The Political Theory Consortium met yesterday for the first time this semester, to discuss the article “The Value of Civility?” by the Georgetown Political Scientist Richard Boyd (author of the 2004 book Uncivil Society: The Perils of Pluralism and the Making of Modern Liberalism).
Boyd’s article is a good primer on the virtue of civility: he considers the range of connotations for civility, the formal vs. substantive dimensions of civility (is civility valuable for its functional role in enabling political society to form? is civility valuable as an intrinsic moral obligations we have to our fellow citizens?), he looks at critiques of civility as a mask of power/elitism/exclusion/conformity, and he raises the difficult question of what can be done to encourage the cultivation of more civility. In line with other recent posts to this blog, our aim in reading this article was to think about how it bears on our understanding of the recent violence in Arizona. More on this in a moment.
First, a side note: I have begun both my classes this semester by talking about the difference between political science and political theory. In Modern Political Thought, we discussed Ruth Grant’s article “Political Theory, Political Science, and Politics” (Political Theory vol. 30, no. 4 2002), which suggests that political science aims to explain mechanisms of cause and effect, and political theory aims to explain meaning and significance. As a historical, critical, and interpretive endeavor, political theory is fundamentally about judgment – how “judgments are made, how they influence events, and how they should be assessed.” In Contemporary Political Thought, we start with the first chapter of Leslie Paul Thiele’s Thinking Politics. Like Grant, Thiele suggests that, “political theories are not so much proven true or false as they are shown to be helpful or unhelpful in understanding collective existence, an existence that is rife with meaning but short on truth.”
Theorizing about our shared world is something we all do on a daily basis, whether we know it or not, in so far as we interpret events and attempt to construct a parsimonious, accurate and resonant narrative about those events. When we get the story right, it strikes others whom we share it with as meaningful and useful. Put more simply, if we witness political events, we want to know “What’s up with that?” Political theory equips us to make the judgments we need to make to answer that question.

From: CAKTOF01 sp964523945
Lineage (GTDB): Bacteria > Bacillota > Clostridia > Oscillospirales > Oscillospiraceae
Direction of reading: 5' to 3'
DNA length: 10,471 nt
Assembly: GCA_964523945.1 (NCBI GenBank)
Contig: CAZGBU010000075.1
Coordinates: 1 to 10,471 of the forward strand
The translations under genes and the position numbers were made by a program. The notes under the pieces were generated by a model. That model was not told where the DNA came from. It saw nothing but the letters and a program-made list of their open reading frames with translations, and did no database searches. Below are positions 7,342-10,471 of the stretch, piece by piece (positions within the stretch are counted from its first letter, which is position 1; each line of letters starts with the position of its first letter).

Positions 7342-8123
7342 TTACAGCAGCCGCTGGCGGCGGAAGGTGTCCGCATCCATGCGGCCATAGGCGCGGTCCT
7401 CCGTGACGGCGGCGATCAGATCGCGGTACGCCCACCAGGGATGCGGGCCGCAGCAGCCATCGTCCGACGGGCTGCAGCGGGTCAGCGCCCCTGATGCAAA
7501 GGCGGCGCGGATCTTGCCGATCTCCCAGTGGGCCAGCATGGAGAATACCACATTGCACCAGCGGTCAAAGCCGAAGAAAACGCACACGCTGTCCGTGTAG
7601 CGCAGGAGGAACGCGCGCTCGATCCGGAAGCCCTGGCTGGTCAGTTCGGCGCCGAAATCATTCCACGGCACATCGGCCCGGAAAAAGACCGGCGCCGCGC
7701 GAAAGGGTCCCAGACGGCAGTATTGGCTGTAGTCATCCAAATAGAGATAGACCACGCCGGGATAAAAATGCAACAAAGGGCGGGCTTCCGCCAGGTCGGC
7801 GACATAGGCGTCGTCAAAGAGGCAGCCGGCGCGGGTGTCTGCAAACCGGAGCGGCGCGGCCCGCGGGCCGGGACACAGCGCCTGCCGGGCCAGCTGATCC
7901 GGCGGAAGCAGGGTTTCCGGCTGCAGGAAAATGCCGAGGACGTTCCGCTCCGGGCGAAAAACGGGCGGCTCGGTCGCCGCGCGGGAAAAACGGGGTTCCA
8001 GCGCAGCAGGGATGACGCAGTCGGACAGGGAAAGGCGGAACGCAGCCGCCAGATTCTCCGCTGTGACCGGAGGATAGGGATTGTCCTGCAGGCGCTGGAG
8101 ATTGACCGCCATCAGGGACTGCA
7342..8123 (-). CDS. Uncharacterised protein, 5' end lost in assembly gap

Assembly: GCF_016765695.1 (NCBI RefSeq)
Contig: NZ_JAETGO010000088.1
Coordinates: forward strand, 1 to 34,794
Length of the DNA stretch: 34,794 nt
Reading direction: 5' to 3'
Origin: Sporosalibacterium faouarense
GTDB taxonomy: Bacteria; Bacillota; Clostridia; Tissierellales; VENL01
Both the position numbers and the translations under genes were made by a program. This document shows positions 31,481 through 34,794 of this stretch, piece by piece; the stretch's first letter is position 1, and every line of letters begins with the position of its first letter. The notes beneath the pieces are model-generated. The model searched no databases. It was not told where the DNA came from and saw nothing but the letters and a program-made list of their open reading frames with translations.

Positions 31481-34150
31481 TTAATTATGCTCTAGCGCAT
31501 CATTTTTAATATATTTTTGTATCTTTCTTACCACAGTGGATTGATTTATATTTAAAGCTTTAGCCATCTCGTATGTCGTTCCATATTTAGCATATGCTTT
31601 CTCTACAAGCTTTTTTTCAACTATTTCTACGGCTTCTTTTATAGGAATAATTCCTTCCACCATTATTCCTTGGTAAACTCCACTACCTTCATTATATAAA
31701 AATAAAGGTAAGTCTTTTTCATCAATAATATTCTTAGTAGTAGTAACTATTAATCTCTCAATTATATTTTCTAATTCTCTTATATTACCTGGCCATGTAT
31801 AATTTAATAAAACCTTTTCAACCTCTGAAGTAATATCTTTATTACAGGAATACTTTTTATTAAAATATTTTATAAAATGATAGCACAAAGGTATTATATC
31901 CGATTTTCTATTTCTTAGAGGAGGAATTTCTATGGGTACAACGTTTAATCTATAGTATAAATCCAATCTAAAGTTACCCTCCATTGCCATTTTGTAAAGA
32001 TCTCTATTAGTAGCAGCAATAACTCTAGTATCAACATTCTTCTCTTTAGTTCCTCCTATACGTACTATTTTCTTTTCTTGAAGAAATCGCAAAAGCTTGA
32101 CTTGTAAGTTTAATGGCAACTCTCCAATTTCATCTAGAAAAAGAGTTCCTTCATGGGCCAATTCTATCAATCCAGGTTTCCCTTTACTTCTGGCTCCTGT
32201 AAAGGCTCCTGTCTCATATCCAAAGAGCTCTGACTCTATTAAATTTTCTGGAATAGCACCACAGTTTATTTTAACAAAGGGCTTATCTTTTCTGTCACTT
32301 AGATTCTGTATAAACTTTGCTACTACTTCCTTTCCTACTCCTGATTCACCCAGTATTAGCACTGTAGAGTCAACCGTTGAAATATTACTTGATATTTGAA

So, back to civility. Our discussion relatively quickly determined that the story of a collapse of civility in the United States did little as a narrative to interpret and explain why Jared Loughner attempted to assassinate Gabrielle Giffords. There are clear empirical dimensions to this question, and perhaps the evidence isn’t fully in yet. But the prevailing opinion was that Loughner is severely mentally ill, and conventional ways of thinking about human interaction probably didn’t meaningfully capture his situation.
But is Boyd’s notion of civility as a form of “mutual deference” that allows the natural inclination to sympathy for others to express itself helpful for us as we reflect on the fractious political climate in the United States today? (And again, as Eric points out below, this is an empirical question to a point: is political discourse more rancorous today than at other points in history? Perhaps not, but a September 2010 poll out of the Center for Political Participation found that 58% of Americans perceive the tone of political discourse to be worse in our time). Does the so-called collapse of civility in politics signal that rivals don’t consider each other moral equals? Have we lost a commitment to the “liberal virtues” (tolerance, moderation, equality, good faith engagement with others, etc.) that are necessary for a flourishing democratic society? Is a more formal, “thin” civility perhaps the thickest moral relationship suited for the conditions of a large, pluralist society?
These are classic questions for the political theorist: subject to interpretation, essentially contestable, premised on our beliefs about human nature and history, reflective of our values. Our discussion last night was lively in attempting to make some sense of it all. Ultimately, I wanted more from Boyd on how we can encourage the cultivation of greater civility. This is the crux of the matter, and the American people don’t seem to have a lot of confidence in the ability of politicians to exercise self-restraint when an opportunity to grandstand or go for the jugular presents itself (the overtures in Washington this week toward a “new era of civility” notwithstanding).
Boyd leaves us with the issue that Grant and Thiele broach: judgment. The closest he gives to an answer to this complex question of ethical self-cultivation is to say, “Part (although by no means the whole) of learning to be civil is a training in suspending judgment about others who are different from ourselves.” So, this may not be something we can write our Congressperson about, but it is a practice we can each engage in every day. As the political theorist Hanna Pitkin tells us, there is a fundamental difference between making necessary political judgments and being needlessly judgmental. Developing the wisdom to grasp that difference is not easy. But it’s something we can all do, or work towards, that might ultimately be political transformative from the bottom up.